I’ve had a lot of different coworkers over the years
The culinary industry is a bit different than most. Its different in that often, the person directly next you will see more of you than any person in your family, or anyone you know for the duration of your time working together this could be months, possibly years. You are not in separate cubicles, you are maybe a few feet away. Close enough to smell them, which you often might, if it is a hot summer and the hoods in the kitchen are not up to par. Whether you like it or not, you and your new coworker will be working as a team. You will need to communicate constantly every evening with them to synchronize orders. There will be terminology flying around such as:
Expeditor: “Walking in on fire! two donalds (Duck), one thumper (Rabbit), and three bambi (Venison)”.
You: “Thank you, I can be ready on a thumper and bambi and plate in 4 minutes”.
Coworker: “I need 6 minutes on donalds right now, they need to rest, lets plate another table quickly and come back to them”.
You and Expeditor: Ok, thank you.
This will continue, every few minutes or so until all the customers are fed, on weekends, maybe from 5-12 pm, or later if you are working in a kitchen that’s open late. It is the same during day shifts when there are rushes. That is seven hours of communication and interaction you will be enjoying with your coworker whether you like it or not.
You and your coworkers will be exposed to certain conditions together: stress, long hours standing, and the little small group dynamics that always seem to play themselves out as people get to know one another. As you are so physically close to them, even though you are not cooking the same food, should they get more busy than you, you will probably be needed to assist them in plating dishes should the need arise. You have to be conscious of what each other are doing, because if one person “goes down” you and other employees must step in, or the whole thing will fall apart, which is a contributing factor to how some restaurants fail.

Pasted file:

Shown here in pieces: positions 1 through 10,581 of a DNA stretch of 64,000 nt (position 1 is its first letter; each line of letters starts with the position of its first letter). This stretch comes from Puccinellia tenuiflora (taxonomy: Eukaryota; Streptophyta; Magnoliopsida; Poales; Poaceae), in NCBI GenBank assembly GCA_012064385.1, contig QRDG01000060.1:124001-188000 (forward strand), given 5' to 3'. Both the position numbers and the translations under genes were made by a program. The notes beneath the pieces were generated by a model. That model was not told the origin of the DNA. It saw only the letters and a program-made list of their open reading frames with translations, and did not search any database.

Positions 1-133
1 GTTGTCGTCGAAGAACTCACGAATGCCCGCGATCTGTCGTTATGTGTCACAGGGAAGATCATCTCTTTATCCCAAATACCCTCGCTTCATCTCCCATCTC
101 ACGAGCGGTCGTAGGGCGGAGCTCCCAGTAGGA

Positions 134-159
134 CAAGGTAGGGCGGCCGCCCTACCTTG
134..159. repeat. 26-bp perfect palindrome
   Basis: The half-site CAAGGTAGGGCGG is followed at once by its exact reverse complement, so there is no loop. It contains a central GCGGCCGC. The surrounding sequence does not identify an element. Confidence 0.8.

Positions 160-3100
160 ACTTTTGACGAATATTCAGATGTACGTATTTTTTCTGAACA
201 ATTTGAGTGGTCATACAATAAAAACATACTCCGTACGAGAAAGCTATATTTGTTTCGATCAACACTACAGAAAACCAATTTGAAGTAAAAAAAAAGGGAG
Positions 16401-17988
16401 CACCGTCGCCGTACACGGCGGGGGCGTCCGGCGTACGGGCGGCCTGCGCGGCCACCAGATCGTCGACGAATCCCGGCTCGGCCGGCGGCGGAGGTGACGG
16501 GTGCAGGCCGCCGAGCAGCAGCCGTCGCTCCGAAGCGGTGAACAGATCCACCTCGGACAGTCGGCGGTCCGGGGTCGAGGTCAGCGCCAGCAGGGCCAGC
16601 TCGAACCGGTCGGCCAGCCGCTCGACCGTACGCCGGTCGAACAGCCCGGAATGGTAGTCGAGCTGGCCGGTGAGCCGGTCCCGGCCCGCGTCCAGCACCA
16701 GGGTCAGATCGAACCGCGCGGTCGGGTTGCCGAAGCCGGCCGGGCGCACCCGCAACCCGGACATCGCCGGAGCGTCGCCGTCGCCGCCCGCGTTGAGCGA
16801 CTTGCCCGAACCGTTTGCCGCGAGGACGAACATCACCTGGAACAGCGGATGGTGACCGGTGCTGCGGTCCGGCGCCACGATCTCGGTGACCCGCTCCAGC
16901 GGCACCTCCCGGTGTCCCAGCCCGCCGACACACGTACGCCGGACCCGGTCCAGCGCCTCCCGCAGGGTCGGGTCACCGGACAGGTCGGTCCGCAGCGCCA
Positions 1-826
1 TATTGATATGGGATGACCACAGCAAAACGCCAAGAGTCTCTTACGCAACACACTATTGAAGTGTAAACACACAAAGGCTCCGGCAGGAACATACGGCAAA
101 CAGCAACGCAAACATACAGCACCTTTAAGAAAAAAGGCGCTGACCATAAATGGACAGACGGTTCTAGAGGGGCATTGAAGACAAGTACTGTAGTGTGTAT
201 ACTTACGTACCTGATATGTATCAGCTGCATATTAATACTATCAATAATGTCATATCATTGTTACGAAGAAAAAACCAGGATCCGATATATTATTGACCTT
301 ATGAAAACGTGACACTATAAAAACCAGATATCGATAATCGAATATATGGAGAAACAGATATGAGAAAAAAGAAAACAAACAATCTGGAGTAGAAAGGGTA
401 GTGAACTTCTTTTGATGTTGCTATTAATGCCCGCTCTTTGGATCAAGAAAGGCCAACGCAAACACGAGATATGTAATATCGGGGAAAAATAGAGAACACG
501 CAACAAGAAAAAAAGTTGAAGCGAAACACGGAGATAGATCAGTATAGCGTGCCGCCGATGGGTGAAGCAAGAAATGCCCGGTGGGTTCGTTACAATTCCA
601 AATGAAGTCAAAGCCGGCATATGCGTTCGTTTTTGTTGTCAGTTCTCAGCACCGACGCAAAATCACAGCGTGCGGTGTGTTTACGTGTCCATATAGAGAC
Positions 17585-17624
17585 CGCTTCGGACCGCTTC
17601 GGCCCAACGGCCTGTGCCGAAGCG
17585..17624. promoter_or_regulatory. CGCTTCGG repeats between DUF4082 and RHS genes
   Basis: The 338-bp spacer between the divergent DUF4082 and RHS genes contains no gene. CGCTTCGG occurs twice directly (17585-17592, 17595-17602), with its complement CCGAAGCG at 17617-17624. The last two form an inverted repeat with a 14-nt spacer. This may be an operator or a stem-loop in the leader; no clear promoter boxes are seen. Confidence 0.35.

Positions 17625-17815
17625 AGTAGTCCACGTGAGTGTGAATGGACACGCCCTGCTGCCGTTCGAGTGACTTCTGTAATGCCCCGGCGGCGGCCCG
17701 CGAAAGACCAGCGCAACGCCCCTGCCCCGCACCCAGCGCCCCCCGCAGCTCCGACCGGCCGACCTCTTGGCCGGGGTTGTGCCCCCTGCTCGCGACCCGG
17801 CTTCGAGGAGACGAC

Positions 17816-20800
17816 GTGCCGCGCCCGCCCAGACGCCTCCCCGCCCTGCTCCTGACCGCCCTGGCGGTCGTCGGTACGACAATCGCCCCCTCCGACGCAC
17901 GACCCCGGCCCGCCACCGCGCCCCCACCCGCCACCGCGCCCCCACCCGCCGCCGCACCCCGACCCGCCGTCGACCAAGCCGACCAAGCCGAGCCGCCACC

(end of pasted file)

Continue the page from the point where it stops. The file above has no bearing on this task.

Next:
During the busy heat of service, you will weave in and out of each other quickly and silently, like dancing ninjas juggling razor sharp knives and 700 degree pans filled with molten liquid oil that could warrant an immediate hospital visit should it splash on bare skin. You must be a team, or you will fail. You must keep your wits about you. Most likely the only audible communication you will hear between us is the annunciation of what we are doing for safety reasons:
“Opening the oven!”
“Behind you with a knife!”
“Coming down the line with hot pan!”
It isn’t that you can’t see that someone is opening the oven in front of your bare calves (when its hot in the summer we role them up), but the vocalization of it helps to jog your senses and remind you of what is happening. Repetitive motion and actions can put you in a trance, and affect your speech and memory after a long night of working and repeating information back and forth.
Not only will you sense the intricacies of cooking food through your coworker, you will know them on an emotional level as well. Are they having a bad day? You will sense it, they cannot hide it from you, and neither could you from them. You will learn each others body language, and it will be difficult to hide anything from them. After a while it’s a bit like sharing esp with someone- just an interesting thing I’ve noticed about working in kitchens.